POST BY PADDY JOHNSON
Sterling Ruby, 2TRAPS, 2010, Image via: The Pace Gallery
Is Sterling Ruby's art too simplistic to be engaging? Certainly that's the first impression I came away with after viewing his exhibition 2TRAPS at The Pace Gallery (formerly Pace Wildenstein). The show is made up of an evil bus with jail cells and a giant sound system. Next to it is what appear to be people pens, presumably for housing criminals before they load onto the bus.
Sterling Ruby, 2TRAPS installation detail, 2010, Image: Art Fag City
I don't know a lot about the prison system, but having never seen one of those bad boys on the road, I'm guessing the bus isn't a standard government transport model. It's pretty scary. Past the jail cells and sub-woofers of death, the bus is without windows and painted entirely in black. Assuming the goal is to torture a large number of people at once, this certainly would achieve these ends. Of course, the work is neatly placed in a gallery, so no viewer has a chance to believe anyone's suffered. This creates passivity to the work I'm not entirely comfortable with, given the subject matter.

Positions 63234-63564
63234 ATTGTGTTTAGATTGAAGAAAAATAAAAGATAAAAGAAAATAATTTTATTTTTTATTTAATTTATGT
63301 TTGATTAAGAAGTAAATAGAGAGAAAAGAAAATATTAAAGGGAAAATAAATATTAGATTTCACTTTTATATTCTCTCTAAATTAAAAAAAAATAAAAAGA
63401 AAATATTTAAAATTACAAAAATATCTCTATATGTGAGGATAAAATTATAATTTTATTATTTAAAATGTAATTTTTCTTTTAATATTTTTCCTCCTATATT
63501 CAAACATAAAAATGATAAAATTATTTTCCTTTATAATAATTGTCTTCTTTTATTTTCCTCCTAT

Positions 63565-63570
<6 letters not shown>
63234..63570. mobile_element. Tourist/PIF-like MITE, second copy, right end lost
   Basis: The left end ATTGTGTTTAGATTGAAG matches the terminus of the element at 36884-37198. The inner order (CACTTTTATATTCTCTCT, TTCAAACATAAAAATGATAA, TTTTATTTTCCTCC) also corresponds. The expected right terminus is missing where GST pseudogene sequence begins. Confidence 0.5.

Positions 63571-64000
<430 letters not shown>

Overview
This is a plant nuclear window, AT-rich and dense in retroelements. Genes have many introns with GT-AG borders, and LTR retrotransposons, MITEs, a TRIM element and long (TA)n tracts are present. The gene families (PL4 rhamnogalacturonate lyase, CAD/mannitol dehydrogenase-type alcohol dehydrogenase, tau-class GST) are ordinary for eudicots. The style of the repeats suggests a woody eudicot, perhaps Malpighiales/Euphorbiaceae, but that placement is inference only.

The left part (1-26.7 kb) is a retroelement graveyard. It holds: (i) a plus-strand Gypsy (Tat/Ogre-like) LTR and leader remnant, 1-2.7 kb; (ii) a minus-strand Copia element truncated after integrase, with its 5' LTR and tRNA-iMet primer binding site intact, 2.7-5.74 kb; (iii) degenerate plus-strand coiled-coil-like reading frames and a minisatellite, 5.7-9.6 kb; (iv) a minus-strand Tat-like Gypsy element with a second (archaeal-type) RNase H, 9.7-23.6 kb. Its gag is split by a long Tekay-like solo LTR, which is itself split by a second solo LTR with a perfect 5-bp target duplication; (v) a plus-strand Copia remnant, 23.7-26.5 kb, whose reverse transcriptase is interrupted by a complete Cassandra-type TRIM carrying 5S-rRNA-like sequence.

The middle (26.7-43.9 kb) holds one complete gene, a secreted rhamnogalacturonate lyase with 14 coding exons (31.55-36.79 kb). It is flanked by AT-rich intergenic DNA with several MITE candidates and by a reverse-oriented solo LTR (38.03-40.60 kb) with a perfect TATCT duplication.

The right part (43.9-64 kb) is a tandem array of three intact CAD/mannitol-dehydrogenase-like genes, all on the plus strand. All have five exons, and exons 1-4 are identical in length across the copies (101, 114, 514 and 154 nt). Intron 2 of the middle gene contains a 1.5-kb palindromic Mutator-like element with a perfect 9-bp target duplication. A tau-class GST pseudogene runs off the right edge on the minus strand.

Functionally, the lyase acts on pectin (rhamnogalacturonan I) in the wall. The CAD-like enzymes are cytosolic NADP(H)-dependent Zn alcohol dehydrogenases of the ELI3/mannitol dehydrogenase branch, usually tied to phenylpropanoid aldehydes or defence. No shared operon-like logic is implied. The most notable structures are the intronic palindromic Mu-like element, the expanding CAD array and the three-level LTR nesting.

Still, if I don't criticize the 2003 film Monster for presenting me with a cast of largely unredeemable characters, why should I penalize Ruby for showing me something else I don't care for? As a friend wisely observed the other day, the works are “obscene, huge, ugly, expensive testaments to brutality.” Put this way, the sculptures seem wildly successful. They are after all exactly as he describes — horrifying monuments to violence.
I still don't like them. At least when Monster was released I felt moved by the narrative. With Ruby, I worry I'll be waiting indefinitely.